Trino alternatives and similar libraries
Based on the "Database" category.
Alternatively, view Trino alternatives based on common mentions on social networks and blogs.
9.2 9.6 Trino VS QuestDBAn open source time-series database for fast ingest and SQL queries
8.5 7.1 Trino VS LettuceAdvanced Java Redis client for thread-safe sync, async, and reactive usage. Supports Cluster, Sentinel, Pipelining, and codecs.
7.7 5.1 Trino VS Apache DrillApache Drill is a distributed MPP query layer for self describing data
6.3 0.0 Trino VS jasync-sqlJava & Kotlin Async DataBase Driver for MySQL and PostgreSQL written in Kotlin
4.2 8.0 Trino VS OpenDJOpenDJ is an LDAPv3 compliant directory service, which has been developed for the Java platform, providing a high performance, highly available, and secure store for the identities managed by your organization. Its easy installation process, combined with the power of the Java platform makes OpenDJ the simplest, fastest directory to deploy and manage.
Do you think we are missing an alternative of Trino or a related project?
Trino is a fast distributed SQL query engine for big data analytics. See the User Manual for deployment instructions and end user documentation.
See [DEVELOPMENT](.github/DEVELOPMENT.md) for information about code style, development process, and guidelines.
See [CONTRIBUTING](.github/CONTRIBUTING.md) for contribution requirements.
See the project [security policy](.github/SECURITY.md) for information about reporting vulnerabilities.
- Mac OS X or Linux
- Java 17.0.4+, 64-bit
Trino is a standard Maven project. Simply run the following command from the project root directory:
./mvnw clean install -DskipTests
On the first build, Maven downloads all the dependencies from the internet
and caches them in the local repository (
~/.m2/repository), which can take a
while, depending on your connection speed. Subsequent builds are faster.
Trino has a comprehensive set of tests that take a considerable amount of time to run, and are thus disabled by the above command. These tests are run by the CI system when you submit a pull request. We recommend only running tests locally for the areas of code that you change.
Running Trino in your IDE
After building Trino for the first time, you can load the project into your IDE
and run the server. We recommend using
IntelliJ IDEA. Because Trino is a standard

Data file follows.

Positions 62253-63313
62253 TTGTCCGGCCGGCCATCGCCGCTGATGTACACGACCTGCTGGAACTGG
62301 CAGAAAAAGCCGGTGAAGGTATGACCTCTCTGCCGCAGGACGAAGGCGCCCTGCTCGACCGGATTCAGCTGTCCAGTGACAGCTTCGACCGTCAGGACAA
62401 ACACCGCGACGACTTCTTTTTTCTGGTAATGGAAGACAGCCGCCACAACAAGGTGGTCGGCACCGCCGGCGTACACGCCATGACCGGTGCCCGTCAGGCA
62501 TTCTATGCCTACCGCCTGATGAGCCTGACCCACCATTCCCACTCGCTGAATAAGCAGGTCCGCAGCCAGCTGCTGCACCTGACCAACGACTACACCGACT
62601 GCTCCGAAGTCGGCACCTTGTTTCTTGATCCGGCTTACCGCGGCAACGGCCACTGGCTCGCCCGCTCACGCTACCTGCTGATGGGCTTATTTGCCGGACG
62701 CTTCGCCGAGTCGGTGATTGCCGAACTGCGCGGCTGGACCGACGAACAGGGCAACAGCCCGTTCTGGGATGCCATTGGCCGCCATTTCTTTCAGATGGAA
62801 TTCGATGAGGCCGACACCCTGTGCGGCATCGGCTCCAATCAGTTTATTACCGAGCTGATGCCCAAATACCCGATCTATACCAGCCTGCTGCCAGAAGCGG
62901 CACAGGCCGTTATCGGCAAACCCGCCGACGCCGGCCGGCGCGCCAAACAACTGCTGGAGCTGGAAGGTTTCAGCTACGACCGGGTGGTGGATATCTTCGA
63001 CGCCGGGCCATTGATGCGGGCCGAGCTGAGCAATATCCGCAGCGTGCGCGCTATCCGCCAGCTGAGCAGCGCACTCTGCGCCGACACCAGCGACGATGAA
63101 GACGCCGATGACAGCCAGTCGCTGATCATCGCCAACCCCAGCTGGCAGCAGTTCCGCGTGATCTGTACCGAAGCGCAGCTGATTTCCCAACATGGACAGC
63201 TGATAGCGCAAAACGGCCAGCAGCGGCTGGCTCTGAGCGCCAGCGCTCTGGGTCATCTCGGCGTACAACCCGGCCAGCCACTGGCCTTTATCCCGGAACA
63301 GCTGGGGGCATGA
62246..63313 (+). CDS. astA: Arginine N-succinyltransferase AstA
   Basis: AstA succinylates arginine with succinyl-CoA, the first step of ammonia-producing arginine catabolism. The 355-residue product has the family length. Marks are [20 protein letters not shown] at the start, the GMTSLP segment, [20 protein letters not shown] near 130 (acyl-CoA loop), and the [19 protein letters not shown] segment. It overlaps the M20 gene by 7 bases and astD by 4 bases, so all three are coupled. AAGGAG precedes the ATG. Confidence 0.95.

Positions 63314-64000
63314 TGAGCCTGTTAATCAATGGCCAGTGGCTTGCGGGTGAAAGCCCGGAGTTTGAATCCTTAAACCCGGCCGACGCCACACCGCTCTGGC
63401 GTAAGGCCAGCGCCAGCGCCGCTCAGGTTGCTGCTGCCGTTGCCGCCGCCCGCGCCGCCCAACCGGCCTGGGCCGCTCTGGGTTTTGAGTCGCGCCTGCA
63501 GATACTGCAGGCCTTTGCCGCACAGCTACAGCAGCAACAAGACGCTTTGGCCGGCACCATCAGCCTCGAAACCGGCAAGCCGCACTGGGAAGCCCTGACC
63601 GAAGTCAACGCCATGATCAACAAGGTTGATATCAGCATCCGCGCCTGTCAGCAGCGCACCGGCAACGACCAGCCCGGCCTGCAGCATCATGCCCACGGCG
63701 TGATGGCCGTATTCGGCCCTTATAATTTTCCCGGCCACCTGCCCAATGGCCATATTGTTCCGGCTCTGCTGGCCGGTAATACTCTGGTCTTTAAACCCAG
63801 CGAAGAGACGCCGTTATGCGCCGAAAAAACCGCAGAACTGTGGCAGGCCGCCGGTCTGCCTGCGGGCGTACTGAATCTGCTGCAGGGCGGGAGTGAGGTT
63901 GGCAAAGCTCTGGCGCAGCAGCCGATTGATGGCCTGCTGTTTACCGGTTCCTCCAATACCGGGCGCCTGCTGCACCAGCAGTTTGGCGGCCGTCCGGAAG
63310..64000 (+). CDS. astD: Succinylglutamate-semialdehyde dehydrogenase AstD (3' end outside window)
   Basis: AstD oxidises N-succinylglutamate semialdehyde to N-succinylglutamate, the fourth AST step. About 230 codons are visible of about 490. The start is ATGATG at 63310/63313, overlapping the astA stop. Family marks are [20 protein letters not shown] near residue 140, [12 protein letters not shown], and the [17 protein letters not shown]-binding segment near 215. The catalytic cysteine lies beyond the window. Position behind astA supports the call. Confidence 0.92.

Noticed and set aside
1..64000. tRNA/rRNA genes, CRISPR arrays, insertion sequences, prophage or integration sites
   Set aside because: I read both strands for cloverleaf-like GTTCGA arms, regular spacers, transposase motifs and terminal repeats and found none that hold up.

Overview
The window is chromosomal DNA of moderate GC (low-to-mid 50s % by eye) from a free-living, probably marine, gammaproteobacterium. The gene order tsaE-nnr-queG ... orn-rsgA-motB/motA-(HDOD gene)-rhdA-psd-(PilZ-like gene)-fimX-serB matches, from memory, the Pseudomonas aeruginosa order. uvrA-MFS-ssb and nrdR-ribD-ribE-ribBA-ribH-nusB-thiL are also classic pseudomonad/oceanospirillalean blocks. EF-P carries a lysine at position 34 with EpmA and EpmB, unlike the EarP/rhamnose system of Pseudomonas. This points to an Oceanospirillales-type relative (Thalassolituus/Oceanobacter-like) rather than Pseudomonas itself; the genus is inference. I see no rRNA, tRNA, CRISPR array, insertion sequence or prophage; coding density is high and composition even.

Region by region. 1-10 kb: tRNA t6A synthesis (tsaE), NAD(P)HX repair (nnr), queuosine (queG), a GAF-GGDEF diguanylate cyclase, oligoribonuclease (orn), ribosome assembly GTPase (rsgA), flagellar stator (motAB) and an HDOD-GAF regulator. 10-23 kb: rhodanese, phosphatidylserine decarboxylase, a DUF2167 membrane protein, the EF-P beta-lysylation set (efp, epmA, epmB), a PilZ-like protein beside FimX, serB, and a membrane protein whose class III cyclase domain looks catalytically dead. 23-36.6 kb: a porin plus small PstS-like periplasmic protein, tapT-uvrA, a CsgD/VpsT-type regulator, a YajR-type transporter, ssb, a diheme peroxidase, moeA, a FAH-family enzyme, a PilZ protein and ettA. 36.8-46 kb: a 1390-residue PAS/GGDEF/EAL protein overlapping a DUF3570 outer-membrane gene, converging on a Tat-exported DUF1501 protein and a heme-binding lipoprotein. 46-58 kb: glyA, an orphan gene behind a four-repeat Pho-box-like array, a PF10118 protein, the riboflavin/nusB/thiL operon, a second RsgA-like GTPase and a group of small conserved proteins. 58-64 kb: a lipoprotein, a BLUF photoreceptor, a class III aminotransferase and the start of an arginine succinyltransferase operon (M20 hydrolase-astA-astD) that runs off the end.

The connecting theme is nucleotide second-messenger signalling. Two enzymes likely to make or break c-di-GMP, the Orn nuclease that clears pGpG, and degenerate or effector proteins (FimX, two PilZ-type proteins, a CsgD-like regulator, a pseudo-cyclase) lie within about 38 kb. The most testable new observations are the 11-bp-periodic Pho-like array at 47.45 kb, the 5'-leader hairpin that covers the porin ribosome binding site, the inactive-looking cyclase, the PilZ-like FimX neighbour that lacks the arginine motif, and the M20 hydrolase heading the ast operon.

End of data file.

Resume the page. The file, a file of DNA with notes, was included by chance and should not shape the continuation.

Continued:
Maven project, you easily can import it into your IDE. In IntelliJ, choose
Open Project from the Quick Start box or choose Open
from the File menu and select the root
After opening the project in IntelliJ, double check that the Java SDK is properly configured for the project:
- Open the File menu and select Project Structure
- In the SDKs section, ensure that JDK 17 is selected (create one if none exist)
- In the Project section, ensure the Project language level is set to 17
Running a testing server
The simplest way to run Trino for development is to run the
class. It will start a development version of the server that is configured with
the TPCH connector. You can then use the CLI to execute queries against this
server. Many other connectors have their own
*QueryRunner class that you can
use when working on a specific connector.
Running the full server
Trino comes with sample configuration that should work out-of-the-box for development. Use the following options to create a run configuration:
- Main Class:
- VM Options:
-ea -Dconfig=etc/config.properties -Dlog.levels-file=etc/log.properties -Djdk.attach.allowAttachSelf=true
- Working directory:
- Use classpath of module:
The working directory should be the
trino-server-dev subdirectory. In
$MODULE_DIR$ accomplishes this automatically.
VM options doesn't exist in the dialog, you need to select
Add VM options.
Running the CLI
Start the CLI to connect to the server and run SQL queries:
Run a query to see the nodes in the cluster:
SELECT * FROM system.runtime.nodes;
Run a query against the TPCH connector:
SELECT * FROM tpch.tiny.region;